GLASGOW - The Glasgow Commonwealth Games were hailed as "the best ever" on Sunday as the 11-day showpiece came to an emotional conclusion inside a chilly Hampden Park.
An event long written-off as a dusty anachronism in the modern, profit-driven era of international sport ended with England on top of the medals table for the first time since 1986 and with rich plaudits ringing in its ears.
"The Games have made us all very proud and truly brought our family together," said Prince Imran, president of the Commonwealth Games Federation (CGF), during a closing ceremony which fused the pop of Kylie Minogue and poetry of Rabbie Burns.
"Scotland, and Glasgow, you really have delivered in every aspect the best Games ever." Prince Imran's warm endorsement echoed similar praise earlier in the day from Mike Hooper, chief executive of the CGF, who described the event as "the stand-out Games in the history of the movement".
With more than 4,700 athletes having competed for 261 gold medals on offer, the Commonwealth Games flag was then entrusted to officials of the 2018 Games to be hosted by Australia's Gold Coast.
England started the day already assured of top spot in the medals table for the first time since 1986, dethroning Australia.
By the end of Sunday's action, with just 11 more titles to be decided, England had captured 174 medals of which 58 were gold. Australia finished on a total of 137 with 49 gold.
On a rain-hit final day in Glasgow, Lizzie Armitstead struck further gold for England in the women's cycling road race going one better than four years ago in New Dehli.
Fellow English rider Emma Pooley finished 25 seconds behind to finish second and add to the silver she won in the time trial.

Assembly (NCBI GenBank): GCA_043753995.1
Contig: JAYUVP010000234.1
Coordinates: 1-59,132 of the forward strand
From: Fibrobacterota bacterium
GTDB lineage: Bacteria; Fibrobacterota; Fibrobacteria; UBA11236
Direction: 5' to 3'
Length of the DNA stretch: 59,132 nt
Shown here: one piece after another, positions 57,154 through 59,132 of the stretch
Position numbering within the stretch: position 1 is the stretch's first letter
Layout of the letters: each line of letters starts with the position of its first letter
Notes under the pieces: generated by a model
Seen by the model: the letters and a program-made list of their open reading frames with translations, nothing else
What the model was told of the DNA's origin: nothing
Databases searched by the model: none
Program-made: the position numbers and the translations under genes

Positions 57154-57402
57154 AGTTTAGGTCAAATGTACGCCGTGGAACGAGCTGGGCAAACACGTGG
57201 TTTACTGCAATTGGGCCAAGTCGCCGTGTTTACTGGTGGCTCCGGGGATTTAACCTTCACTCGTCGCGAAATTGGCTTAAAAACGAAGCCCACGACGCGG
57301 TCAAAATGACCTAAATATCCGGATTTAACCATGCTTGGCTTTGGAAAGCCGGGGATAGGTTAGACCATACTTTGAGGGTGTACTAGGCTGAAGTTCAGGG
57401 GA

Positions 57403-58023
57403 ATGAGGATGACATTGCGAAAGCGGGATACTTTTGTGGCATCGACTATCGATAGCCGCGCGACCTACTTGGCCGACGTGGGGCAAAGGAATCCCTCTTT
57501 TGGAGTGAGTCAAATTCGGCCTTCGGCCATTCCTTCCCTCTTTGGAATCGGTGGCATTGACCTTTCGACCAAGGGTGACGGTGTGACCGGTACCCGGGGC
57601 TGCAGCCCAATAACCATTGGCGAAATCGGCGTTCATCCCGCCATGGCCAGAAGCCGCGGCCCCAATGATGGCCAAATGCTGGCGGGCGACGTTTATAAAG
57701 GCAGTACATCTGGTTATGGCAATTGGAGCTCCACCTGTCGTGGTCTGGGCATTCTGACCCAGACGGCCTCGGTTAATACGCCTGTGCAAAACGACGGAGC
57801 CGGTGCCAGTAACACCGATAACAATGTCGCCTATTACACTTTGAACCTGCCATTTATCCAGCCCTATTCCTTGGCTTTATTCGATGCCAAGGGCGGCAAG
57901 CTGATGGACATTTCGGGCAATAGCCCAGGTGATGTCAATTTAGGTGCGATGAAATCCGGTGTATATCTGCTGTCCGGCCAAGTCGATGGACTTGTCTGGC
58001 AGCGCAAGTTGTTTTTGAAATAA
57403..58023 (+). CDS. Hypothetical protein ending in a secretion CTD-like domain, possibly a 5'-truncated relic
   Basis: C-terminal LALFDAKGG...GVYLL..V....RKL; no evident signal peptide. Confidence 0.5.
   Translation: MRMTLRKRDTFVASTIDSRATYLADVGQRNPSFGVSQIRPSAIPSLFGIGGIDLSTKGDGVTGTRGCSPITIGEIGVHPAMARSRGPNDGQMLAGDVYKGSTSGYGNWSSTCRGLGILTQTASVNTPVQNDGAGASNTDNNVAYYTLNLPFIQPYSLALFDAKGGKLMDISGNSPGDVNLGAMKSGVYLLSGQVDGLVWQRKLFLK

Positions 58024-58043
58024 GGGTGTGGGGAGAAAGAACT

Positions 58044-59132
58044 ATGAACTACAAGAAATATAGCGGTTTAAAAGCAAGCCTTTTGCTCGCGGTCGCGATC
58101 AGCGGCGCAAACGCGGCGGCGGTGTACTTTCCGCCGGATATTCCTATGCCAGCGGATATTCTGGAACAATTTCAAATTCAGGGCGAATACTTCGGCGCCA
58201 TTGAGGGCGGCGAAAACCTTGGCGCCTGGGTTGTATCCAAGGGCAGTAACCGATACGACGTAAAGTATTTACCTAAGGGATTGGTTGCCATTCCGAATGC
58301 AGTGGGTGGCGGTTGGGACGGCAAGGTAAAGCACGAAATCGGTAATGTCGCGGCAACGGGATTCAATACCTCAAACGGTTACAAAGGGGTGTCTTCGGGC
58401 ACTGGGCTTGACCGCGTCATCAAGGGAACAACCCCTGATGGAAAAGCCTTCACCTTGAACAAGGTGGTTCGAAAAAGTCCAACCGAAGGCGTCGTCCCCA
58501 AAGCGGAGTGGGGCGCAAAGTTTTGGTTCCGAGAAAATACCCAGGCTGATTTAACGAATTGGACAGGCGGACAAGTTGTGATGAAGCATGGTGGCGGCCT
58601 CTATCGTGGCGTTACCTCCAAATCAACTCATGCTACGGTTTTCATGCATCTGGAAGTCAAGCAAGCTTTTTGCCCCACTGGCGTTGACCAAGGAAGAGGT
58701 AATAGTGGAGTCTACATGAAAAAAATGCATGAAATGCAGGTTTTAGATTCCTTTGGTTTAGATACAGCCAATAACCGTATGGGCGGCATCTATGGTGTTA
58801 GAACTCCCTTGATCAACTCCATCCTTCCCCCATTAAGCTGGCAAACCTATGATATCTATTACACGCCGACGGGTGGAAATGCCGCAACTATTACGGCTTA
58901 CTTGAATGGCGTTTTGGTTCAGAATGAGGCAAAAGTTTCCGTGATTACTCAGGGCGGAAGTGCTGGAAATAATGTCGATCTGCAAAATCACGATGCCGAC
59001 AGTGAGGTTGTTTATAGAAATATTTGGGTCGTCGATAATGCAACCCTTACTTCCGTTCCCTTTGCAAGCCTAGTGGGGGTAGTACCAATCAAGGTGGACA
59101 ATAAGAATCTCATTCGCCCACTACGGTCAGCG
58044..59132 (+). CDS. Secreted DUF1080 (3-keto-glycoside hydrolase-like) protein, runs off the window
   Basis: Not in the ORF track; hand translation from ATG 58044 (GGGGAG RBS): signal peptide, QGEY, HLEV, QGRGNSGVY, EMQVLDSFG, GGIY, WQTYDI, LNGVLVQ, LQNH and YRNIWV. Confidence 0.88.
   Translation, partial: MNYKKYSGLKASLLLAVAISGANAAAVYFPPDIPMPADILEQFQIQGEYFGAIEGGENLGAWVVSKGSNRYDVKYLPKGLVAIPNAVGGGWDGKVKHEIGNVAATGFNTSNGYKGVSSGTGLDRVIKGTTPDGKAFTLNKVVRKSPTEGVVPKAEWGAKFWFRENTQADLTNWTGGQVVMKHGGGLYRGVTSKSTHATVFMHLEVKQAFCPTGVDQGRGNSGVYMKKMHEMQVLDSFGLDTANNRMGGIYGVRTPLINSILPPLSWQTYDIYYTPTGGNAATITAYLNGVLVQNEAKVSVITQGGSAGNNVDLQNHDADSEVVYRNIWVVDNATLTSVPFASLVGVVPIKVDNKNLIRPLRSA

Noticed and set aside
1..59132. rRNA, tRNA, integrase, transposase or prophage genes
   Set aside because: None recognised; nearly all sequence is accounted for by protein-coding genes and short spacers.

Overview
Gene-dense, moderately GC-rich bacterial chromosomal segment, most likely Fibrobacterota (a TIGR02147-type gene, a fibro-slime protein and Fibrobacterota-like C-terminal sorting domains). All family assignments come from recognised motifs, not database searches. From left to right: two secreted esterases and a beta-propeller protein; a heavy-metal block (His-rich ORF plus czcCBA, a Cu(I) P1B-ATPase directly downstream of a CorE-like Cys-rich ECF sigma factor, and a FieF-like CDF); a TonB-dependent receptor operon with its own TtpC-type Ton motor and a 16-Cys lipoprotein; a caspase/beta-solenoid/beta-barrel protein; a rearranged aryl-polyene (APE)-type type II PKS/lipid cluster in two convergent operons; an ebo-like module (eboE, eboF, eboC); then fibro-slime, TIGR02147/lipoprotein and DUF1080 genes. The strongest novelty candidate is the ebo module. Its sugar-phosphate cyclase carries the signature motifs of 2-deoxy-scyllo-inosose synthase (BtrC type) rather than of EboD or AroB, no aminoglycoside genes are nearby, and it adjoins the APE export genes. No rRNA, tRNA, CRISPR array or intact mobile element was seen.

"I can call myself a champion finally. It's special and something I've always dreamed about," Armitstead said.
"I just feel like I deserve this. I've trained so hard and I'm always on the podium but I don't win too many races."
Welsh rider Geraint Thomas then won gold in the gruelling men's 168km road race.
Thomas, who won bronze in the time trial, survived suffering a puncture with just 6km to go to finish in a time of four hours 13 minutes and five seconds.
A sprint finish saw New Zealand's Jack Bauer claim silver while Scott Thwaites took bronze for England.
"I'm a massive diesel engine at the moment," said Thomas, whose day got even better when it was revealed he would carry the Welsh flag in the closing ceremony later Sunday.
Australia won gold in the men's hockey with a 4-0 thumping of India for a fifth consecutive Commonwealth title, and in the netball with a 58-40 revenge win over New Zealand, who beat them at the same stage four years ago.
Scottish hopes of a 20th gold medal were dashed when Kirsty Gilmour lost 21-14, 21-7 to Canada's Michelle Li in the badminton women's singles final.
India's Kashyap Parupalli was a popular winner in the men's singles title as he beat Derek Wong of Singapore in a three-game classic to win gold.
"I'm so happy," said the 27-year-old Indian. "This championship means such a lot to me. These Games come every four years and that's what drove me on." English husband and wife pairing Chris and Gabrielle Adcock comfortably won the mixed doubles, Khe Wei Won equalled the Malaysian badminton gold medal record as she went level on four with Eei Hun Chun after she won the women's doubles with partner Vivian Kah Mun Hoo.
Malaysia also won the men's doubles through Tan Wee Kiong and Goh Wei Shem.
Australia won the two remaining titles in the squash tournament.
David Palmer, 38, had come out of retirement in a bid to finally add a winning squash gold medal to his Commonwealth Games collection and he ended with two on Sunday.
First Palmer teamed with Rachael Grinham to beat England's Alison Waters and Peter Barker 11-8, 11-10 in the mixed final.
He then joined Cameron Pilley to deny singles champion Nick Matthew and his teammate Adrian Grant in the men's doubles, winning 11-7, 11-9.
"I almost ran out of gas," admitted Palmer after the Games' concluding gold medal event.